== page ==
It must have been a monumental amount of work to bring an engine back to life.  They were last run in the 1950s and at the time it was deemed uneconomic to dismantle them for scrap, which I guess is lucky.  Instead, as the Crossness website says, “...the pumps and culverts below the Beam Engine House were filled with a weak sand and cement mix to reduce the risks from methane. This has meant that some 100 tons of this sand had to be excavated from around and beneath the pumps before there was any hope of moving the beam and flywheel.”  That excavation had to be done before they could even start to get the machine working. (Not so lucky...)   The restoration of the overall site was started in about 1988 and is still ongoing, though the engine “Prince Consort” was working by 2003.  And it is magnificent.

Seeing something so large moving so gracefully and quietly is amazing.  I took a video but still have no luck in managing to get videos uploaded properly, so you’ll have to look at this much much much better one I found on Youtube.

It is running on steam, though the old enormous boilers are long gone.  Steam is now provided by a boringly tiny modern boiler from an industrial laundrette.

One of the reasons I like this video is that it shows the use of the barring engine.  I didn’t know what this bit of machinery was for, but the volunteers at Crossness are absolutely top notch and answered all my questions.  So - lucky you - you get to hear about barring engines! Because the beams are so massive the engines need a bit of help in getting started.  It was explained to me like this:  think about your bicycle pedals.  When you’re waiting to push off you instinctively position the pedals so that the pedal under the foot you’ll use to push off is at an advantageous angle.  If, for instance, it was sticking straight up or straight down you’d put your weight down on the pedal and it wouldn’t move.  It’s the same with a beam engine.  The beam needs to be at the most advantageous angle (just a bit above horizontal) in order to get going.  The barring engine drives a small gear (yay gears!) that can be meshed to teeth on the flywheel and used to position the wheel (and therefore the beam it’s attached to) in the correct place.  Normally this is done with steam power, but there’s also a backup manual version.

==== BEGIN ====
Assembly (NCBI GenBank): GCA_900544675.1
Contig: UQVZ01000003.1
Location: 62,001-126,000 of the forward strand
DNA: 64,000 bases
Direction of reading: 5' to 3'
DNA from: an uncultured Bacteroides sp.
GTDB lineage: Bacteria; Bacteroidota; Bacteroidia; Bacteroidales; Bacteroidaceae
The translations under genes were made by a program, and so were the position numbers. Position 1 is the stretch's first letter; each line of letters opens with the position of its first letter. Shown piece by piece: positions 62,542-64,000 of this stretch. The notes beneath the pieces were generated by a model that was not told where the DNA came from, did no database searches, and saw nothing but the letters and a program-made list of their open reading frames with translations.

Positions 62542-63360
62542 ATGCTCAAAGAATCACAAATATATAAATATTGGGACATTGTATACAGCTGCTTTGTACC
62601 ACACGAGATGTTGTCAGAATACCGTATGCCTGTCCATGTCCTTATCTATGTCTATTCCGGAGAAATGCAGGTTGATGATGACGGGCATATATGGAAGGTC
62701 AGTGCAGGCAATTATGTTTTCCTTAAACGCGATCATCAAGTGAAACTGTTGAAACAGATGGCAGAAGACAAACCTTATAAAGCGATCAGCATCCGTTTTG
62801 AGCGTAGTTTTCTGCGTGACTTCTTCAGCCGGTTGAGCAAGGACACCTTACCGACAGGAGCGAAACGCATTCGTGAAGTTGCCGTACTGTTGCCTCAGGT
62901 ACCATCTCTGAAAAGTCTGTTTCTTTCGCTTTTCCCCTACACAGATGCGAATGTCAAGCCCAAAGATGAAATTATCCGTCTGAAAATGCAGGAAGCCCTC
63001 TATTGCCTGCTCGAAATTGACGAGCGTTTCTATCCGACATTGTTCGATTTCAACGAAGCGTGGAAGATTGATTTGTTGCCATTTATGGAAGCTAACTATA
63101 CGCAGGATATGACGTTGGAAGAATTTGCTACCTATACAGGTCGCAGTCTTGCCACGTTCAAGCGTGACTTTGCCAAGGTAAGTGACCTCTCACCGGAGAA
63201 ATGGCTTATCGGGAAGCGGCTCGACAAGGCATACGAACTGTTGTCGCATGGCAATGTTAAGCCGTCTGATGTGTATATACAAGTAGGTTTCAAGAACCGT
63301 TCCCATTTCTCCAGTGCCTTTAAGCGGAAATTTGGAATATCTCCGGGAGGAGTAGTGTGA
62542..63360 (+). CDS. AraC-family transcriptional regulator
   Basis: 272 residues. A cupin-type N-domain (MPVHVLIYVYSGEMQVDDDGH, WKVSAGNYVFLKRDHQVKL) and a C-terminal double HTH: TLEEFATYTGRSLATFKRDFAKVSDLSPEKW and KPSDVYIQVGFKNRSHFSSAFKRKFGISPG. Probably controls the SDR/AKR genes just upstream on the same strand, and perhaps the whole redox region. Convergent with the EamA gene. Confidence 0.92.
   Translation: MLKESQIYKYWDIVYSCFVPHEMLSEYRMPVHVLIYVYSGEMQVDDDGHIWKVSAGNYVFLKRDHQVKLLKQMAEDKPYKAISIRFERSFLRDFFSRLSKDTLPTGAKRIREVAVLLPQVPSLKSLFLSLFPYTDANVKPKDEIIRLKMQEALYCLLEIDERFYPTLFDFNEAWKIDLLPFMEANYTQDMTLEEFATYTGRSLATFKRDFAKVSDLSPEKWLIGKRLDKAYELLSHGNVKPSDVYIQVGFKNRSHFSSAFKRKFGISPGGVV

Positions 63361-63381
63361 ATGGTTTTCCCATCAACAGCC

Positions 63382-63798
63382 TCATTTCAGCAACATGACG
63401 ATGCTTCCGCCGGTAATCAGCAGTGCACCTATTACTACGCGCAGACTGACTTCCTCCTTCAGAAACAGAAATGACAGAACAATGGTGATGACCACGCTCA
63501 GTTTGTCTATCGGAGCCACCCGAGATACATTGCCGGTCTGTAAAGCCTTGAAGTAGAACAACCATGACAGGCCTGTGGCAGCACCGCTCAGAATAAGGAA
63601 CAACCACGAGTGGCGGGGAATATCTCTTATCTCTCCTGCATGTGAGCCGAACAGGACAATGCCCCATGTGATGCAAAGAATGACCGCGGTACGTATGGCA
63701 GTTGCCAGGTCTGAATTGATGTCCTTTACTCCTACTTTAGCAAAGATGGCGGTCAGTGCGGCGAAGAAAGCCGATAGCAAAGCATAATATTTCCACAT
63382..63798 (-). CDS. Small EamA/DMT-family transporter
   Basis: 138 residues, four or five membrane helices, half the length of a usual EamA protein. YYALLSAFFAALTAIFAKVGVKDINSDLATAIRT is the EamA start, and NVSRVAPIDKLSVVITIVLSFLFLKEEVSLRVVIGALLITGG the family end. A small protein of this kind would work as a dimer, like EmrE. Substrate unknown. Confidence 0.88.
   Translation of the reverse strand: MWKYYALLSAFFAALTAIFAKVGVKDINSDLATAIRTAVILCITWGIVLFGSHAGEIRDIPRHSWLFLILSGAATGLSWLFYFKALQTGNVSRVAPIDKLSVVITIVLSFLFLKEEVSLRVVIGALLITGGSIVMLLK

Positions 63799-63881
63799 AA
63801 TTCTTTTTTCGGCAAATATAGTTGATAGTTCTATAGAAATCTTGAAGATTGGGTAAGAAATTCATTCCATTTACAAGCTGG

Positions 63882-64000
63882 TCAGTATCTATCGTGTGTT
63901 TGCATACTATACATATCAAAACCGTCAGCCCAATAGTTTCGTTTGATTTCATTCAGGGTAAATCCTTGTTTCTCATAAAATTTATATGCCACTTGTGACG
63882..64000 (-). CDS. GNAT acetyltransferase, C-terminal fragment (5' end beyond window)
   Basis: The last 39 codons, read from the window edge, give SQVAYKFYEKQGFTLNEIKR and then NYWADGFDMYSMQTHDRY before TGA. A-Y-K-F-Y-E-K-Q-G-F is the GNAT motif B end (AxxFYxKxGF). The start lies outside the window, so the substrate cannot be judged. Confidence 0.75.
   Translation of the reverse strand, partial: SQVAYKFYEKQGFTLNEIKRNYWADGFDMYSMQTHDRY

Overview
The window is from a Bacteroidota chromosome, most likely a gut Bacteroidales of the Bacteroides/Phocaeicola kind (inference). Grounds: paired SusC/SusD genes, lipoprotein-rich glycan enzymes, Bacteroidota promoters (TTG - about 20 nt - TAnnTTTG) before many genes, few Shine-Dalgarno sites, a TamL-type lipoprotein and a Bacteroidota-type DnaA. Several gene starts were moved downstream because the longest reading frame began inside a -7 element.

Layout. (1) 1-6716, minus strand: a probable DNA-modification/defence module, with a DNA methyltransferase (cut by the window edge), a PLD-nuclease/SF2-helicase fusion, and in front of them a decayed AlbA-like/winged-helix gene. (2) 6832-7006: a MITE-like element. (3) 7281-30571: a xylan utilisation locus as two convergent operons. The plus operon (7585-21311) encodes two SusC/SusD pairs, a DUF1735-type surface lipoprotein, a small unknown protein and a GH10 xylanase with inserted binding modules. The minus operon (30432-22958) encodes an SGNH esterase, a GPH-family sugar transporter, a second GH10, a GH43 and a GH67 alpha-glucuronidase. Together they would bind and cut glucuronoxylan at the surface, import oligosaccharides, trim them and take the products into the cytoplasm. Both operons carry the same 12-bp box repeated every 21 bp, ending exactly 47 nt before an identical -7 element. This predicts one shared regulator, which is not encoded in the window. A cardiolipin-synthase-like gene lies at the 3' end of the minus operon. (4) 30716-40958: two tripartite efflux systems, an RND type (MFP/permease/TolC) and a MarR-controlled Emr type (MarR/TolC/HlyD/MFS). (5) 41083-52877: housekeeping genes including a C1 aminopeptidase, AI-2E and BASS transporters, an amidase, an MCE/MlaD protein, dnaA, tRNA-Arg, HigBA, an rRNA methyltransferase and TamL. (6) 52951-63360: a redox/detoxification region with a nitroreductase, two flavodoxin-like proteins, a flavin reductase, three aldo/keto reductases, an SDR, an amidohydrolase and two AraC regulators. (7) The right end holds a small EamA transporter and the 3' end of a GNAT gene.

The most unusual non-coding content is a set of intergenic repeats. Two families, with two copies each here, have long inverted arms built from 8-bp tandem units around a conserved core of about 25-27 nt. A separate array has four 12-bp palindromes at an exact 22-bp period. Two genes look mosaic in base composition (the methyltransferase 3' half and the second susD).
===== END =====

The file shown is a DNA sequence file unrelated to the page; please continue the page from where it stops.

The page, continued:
The backup manual barring engine

It was finding out about things like barring engines that made this such a great visit.  And really, the volunteers were lovely.  The ones who tend the engine wear sort of period clothing, and are clearly having a ball, even the guy who was using sort of a mini-mop to slop grease onto one of the moving pistons. (From the diagram, I'm guessing that's the low pressure cylinder.)

Surely for absolute historical accuracy this should have been done by a barefoot orphan dressed in rags, but I guess we can forgive that anachronism.

Even the people who ran the little cafĂ© were dressed up, and served me a nice little pork pie and salad for a very reasonable sum, fortifying me for the long journey home.  And it was long.  By the time I got back to the boat, despite the fact that mostly all I’d done was sit on a long succession of buses and tube trains, I was utterly knackered.  So I had a nap and contemplated refitting the Lucky Nickel's smelly, noisy and intermittently non-functional diesel engine with a nice quiet steam driven engine painted bright red.

P.S.  Just to reassure you all - the fabulous patching system outlined in my last post is still holding strong.  In fact, I've decided that inch-thick layer of submarine grade epoxy is probably now the strongest part of the boat's hull.  And Jackie loved the flowers.